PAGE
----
NMR of HPMCAS/acetone mixtures to characterize concentration and temperature dependent molecular dynamics and inform SDD droplet drying models

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Montana State University - Bozeman, College of Engineering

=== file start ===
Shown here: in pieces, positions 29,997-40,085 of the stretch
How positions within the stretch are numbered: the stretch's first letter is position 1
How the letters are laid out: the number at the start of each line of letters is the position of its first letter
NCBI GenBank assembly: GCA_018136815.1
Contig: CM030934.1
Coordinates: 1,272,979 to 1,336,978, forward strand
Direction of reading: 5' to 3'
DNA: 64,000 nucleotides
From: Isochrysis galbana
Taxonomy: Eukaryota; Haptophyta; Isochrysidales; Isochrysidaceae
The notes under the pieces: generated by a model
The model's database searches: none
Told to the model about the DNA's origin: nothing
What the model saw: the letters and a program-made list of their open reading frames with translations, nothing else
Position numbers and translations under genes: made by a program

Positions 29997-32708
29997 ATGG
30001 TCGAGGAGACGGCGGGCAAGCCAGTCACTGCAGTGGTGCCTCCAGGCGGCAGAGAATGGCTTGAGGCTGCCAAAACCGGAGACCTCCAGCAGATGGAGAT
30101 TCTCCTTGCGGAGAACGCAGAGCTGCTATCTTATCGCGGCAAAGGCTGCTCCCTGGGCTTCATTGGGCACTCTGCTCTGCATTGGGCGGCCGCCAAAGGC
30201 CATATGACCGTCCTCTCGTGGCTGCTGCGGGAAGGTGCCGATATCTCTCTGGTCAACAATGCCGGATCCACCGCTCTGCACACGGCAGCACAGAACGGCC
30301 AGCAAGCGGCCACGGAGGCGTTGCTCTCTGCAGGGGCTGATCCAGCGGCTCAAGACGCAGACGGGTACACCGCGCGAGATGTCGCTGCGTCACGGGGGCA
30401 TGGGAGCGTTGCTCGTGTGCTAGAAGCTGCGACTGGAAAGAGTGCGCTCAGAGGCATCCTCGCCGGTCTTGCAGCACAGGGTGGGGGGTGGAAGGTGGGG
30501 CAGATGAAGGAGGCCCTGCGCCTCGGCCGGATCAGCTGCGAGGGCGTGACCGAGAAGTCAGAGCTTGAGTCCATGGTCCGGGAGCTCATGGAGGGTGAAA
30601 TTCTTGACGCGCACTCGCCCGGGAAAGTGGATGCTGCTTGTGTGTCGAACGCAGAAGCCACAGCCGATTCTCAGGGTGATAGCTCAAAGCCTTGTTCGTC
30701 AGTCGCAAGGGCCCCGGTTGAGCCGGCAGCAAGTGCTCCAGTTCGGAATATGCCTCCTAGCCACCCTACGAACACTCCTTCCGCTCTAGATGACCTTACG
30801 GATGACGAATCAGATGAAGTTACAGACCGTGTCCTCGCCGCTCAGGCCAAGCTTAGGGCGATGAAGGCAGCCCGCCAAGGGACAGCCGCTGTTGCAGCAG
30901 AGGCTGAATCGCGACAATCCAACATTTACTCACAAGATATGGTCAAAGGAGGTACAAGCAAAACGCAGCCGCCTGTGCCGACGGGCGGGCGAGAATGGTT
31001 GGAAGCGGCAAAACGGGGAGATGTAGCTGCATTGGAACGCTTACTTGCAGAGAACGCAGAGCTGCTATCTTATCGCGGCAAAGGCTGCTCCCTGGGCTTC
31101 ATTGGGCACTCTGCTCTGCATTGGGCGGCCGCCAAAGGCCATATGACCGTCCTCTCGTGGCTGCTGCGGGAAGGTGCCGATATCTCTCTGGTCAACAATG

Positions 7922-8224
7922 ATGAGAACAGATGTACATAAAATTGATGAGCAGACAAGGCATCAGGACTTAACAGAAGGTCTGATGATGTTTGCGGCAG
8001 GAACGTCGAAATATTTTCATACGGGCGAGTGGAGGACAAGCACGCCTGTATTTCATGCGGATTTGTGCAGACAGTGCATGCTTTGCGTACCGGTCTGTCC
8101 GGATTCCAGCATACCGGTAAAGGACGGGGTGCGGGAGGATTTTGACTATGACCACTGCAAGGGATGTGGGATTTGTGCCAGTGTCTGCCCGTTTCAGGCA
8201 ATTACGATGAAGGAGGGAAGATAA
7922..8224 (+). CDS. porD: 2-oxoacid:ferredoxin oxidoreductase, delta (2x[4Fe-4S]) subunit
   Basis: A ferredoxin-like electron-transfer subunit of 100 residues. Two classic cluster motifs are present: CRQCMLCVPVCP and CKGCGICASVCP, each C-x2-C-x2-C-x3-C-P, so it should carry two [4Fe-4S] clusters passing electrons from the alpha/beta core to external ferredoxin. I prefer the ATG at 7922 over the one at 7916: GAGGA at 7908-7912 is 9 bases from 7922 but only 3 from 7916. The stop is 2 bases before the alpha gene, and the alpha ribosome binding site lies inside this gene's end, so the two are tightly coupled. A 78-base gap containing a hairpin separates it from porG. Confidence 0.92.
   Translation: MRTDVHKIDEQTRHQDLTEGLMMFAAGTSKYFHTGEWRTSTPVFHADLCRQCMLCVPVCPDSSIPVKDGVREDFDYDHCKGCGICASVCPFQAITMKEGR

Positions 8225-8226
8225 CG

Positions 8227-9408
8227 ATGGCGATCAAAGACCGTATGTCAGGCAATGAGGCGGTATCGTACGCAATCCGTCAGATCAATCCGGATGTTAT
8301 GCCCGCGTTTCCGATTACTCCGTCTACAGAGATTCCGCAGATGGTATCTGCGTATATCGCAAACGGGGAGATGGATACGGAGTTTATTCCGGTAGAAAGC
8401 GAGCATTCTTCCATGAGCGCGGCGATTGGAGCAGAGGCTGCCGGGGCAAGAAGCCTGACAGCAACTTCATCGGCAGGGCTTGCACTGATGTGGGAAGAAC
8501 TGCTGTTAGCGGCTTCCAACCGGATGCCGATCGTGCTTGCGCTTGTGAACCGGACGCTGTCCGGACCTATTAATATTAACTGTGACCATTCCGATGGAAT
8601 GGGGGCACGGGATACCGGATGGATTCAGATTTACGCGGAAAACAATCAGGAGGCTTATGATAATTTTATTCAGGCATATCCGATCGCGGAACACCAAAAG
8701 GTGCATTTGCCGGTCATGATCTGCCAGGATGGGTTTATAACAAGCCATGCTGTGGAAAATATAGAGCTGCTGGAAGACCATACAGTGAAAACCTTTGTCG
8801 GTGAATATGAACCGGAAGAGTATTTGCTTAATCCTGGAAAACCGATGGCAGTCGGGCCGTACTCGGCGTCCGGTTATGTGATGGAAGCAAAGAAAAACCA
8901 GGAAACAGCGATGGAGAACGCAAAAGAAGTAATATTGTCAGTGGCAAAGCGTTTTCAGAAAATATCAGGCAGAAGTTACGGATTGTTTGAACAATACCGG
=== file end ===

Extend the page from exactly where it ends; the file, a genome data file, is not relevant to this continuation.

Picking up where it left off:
Hydroxypropyl methylcellulose acetate succinate (HPMCAS)-based spray-dried dispersions (SDDs) have been shown to offer significant bioavailability enhancement for drugs with low aqueous solubility. However, the impact of macroscale process conditions on microscale droplet drying and the impact of droplet drying history on SDD physical stability, dissolution performance and particle properties are not well understood. Mass transfer to the droplet surface is diffusion limited, and quantifying the mutual diffusivity over the solvent content and wet-bulb temperatures experienced during drying is crucial to modeling droplet drying. This research used nuclear magnetic resonance (NMR) to probe the concentration and temperature dependence of molecular scale interactions within binary systems of HPMCAS polymer and acetone. This data can be incorporated into SDD droplet drying models. Following the generalized droplet drying model of Handscomb and Kraft [1], a specific SDD modeling procedure was developed. A preliminary form was coded in MATLAB using the finite difference method to approximate the drying time-dependent solvent concentration profiles over the changing droplet radius based on the governing equation for mass conservation. Mixtures of HPMCAS with acetone and wet placebo SDD were tested using high-field NMR. Pulsed gradient stimulated echo (PGSTE) NMR experiments resolved self-diffusion of solvent and polymer. Solvent concentration dependence of the mutual diffusivity was related to a free-volume fit of the acetone self-diffusivity. Multidimensional T 1-T 2 correlation and T 2-T 2 exchange experiments separated proton populations based on correlations of spin-lattice T 1 to spin-spin T 2 relaxation times and discerned time-dependent mixing between T 2 populations. T 1 and T 2 relaxation times depend on the mediation of dipolar coupling by rotational motions; therefore these experiments indicate molecular rotational mobility. Temperature dependence of self-diffusivity and T 1-T 2 correlation measured within a rubbery as well as a glassy HPMCAS/acetone sample indicated that these measurements can determine the thermodynamic phase of polymer-solvent systems. Progression of the SDD droplet drying model and the fundamental aspect of the research on polyelectrolyte and polymer dynamics expanded the current knowledge of polymer glass transition behavior, network formation, and aging. This research demonstrates the potential use of NMR to characterize and quantify mobility and mass transfer of polymers and other pharmaceutically-relevant materials.




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